Impact of extracellular matrix derived from osteoarthritis subchondral bone osteoblasts on osteocytes: role of integrin1 and focal adhesion kinase signaling cues.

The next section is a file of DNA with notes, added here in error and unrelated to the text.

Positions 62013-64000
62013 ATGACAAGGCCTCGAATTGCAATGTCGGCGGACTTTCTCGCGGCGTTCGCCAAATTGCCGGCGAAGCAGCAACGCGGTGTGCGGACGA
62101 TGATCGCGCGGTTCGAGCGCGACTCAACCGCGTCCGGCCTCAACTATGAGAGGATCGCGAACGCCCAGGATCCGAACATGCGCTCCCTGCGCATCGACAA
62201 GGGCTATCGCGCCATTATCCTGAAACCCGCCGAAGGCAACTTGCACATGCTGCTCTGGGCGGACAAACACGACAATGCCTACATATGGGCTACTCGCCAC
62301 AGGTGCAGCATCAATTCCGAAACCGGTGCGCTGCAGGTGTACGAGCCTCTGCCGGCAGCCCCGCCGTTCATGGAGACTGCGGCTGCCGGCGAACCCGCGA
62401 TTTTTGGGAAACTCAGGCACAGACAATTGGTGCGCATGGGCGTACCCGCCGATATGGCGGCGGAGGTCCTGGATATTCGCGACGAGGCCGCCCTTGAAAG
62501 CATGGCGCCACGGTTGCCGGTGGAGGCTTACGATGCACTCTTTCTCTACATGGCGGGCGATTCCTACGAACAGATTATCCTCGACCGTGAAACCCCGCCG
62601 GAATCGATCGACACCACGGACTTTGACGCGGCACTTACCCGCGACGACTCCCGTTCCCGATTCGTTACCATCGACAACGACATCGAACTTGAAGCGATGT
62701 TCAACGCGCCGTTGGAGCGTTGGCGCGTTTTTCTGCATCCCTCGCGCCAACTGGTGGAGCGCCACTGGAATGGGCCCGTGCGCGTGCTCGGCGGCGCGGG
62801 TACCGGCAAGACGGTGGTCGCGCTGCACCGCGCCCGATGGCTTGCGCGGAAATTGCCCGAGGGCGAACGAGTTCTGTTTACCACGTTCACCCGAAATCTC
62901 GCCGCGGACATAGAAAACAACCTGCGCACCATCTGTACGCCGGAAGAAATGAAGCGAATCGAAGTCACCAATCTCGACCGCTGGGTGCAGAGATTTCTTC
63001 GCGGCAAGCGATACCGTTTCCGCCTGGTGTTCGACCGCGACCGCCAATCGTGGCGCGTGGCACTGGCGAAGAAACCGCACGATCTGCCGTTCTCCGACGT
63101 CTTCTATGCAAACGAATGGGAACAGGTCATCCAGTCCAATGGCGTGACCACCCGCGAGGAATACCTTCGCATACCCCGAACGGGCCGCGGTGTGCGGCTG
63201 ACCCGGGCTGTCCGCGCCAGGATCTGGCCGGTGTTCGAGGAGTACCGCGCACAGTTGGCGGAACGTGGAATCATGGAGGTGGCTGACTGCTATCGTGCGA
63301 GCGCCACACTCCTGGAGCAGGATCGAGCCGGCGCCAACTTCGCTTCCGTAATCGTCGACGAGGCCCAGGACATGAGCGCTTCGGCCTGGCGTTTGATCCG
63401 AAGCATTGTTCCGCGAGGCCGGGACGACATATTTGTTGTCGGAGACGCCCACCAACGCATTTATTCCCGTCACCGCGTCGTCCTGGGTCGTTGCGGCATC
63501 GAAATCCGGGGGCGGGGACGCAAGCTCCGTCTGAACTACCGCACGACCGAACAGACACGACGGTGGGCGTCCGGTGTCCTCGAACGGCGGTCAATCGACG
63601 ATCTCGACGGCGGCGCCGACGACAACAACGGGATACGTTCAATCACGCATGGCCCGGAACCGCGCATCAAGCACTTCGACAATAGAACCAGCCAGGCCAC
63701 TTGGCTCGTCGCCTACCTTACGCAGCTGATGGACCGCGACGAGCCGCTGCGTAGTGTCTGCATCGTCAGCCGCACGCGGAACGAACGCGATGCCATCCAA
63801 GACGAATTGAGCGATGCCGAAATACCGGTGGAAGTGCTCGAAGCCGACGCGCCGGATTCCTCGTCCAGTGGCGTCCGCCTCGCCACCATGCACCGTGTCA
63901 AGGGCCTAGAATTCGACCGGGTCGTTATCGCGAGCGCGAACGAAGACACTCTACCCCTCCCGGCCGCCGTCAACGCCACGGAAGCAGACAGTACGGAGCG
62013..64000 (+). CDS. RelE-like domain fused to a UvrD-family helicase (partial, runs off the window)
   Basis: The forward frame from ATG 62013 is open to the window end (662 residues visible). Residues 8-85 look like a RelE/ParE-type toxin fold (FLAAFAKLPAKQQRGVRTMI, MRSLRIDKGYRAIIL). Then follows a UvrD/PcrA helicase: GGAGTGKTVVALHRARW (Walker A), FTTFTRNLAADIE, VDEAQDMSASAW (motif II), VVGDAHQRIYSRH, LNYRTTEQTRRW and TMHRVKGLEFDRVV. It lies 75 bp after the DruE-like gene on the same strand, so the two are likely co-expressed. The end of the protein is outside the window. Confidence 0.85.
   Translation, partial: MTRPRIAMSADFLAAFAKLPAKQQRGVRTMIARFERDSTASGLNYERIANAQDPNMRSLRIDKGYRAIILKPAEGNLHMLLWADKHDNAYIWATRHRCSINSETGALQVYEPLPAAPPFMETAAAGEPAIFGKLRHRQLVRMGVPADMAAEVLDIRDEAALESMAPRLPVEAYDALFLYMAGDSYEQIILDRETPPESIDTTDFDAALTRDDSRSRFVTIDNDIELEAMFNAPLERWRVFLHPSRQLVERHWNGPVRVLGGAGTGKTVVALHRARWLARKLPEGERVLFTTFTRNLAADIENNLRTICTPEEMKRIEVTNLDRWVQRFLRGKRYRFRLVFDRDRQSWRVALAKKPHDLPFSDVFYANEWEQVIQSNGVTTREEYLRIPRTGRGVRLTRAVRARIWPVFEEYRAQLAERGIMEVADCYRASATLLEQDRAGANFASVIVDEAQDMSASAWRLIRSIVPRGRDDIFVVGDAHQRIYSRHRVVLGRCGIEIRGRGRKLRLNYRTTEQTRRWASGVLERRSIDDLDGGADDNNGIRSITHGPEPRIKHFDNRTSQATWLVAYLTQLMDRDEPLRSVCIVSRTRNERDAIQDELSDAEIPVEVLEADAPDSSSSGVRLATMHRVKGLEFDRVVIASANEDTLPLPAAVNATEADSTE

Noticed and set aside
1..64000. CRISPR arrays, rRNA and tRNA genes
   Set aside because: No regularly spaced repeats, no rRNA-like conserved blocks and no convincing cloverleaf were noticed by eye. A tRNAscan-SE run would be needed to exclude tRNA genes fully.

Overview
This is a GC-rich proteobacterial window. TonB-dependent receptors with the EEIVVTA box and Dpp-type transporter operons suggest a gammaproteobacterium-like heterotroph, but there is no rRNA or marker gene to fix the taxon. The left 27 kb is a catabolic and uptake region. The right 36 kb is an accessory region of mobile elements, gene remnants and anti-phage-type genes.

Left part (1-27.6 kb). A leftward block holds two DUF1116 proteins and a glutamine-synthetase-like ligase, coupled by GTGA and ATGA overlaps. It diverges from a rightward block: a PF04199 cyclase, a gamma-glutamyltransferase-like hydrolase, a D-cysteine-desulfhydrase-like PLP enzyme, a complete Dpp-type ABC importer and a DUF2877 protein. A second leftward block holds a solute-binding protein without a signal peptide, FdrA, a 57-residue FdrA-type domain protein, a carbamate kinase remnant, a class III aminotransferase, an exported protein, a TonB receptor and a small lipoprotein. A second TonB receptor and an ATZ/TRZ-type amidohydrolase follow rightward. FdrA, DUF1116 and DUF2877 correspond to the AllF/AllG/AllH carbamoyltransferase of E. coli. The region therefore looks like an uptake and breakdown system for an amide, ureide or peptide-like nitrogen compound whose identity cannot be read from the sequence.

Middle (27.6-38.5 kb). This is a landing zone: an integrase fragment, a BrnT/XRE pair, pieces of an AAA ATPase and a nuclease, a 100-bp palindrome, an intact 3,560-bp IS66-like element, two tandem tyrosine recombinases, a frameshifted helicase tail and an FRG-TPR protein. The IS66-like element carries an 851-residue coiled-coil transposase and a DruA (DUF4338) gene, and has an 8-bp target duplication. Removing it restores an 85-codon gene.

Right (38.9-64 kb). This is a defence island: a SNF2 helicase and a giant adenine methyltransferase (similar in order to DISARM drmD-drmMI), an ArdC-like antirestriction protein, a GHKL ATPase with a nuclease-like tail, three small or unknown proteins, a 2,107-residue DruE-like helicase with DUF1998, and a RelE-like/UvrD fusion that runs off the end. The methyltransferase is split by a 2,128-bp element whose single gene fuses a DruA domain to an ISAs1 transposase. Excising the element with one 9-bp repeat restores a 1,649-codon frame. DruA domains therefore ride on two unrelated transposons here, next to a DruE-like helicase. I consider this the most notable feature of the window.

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INTRODUCTION: Our recent study indicated that subchondral bone pathogenesis in osteoarthritis (OA) is associated with osteocyte morphology and phenotypic abnormalities. However, the mechanism underlying this abnormality needs to be identified. In this study we investigated the effect of extracellular matrix (ECM) produced from normal and OA bone on osteocytic cells function. METHODS: De-cellularized matrices, resembling the bone provisional ECM secreted from primary human subchondral bone osteoblasts (SBOs) of normal and OA patients were used as a model to study the effect on osteocytic cells. Osteocytic cells (MLOY4 osteocyte cell line) cultured on normal and OA derived ECMs were analyzed by confocal microscopy, scanning electron microscopy (SEM), cell attachment assays, zymography, apoptosis assays, qRT-PCR and western blotting. The role of integrin1 and focal adhesion kinase (FAK) signaling pathways during these interactions were monitored using appropriate blocking antibodies. RESULTS: The ECM produced by OA SBOs contained less mineral content, showed altered organization of matrix proteins and matrix structure compared with the matrices produced by normal SBOs. Culture of osteocytic cells on these defective OA ECM resulted in a decrease of integrin1 expression and the de-activation of FAK cell signaling pathway, which subsequently affected the initial osteocytic cell's attachment and functions including morphological abnormalities of cytoskeletal structures, focal adhesions, increased apoptosis, altered osteocyte specific gene expression and increased Matrix metalloproteinases (MMP-2) and -9 expression. CONCLUSION: This study provides new insights in understanding how altered OA bone matrix can lead to the abnormal osteocyte phenotypic changes, which is typical in OA pathogenesis.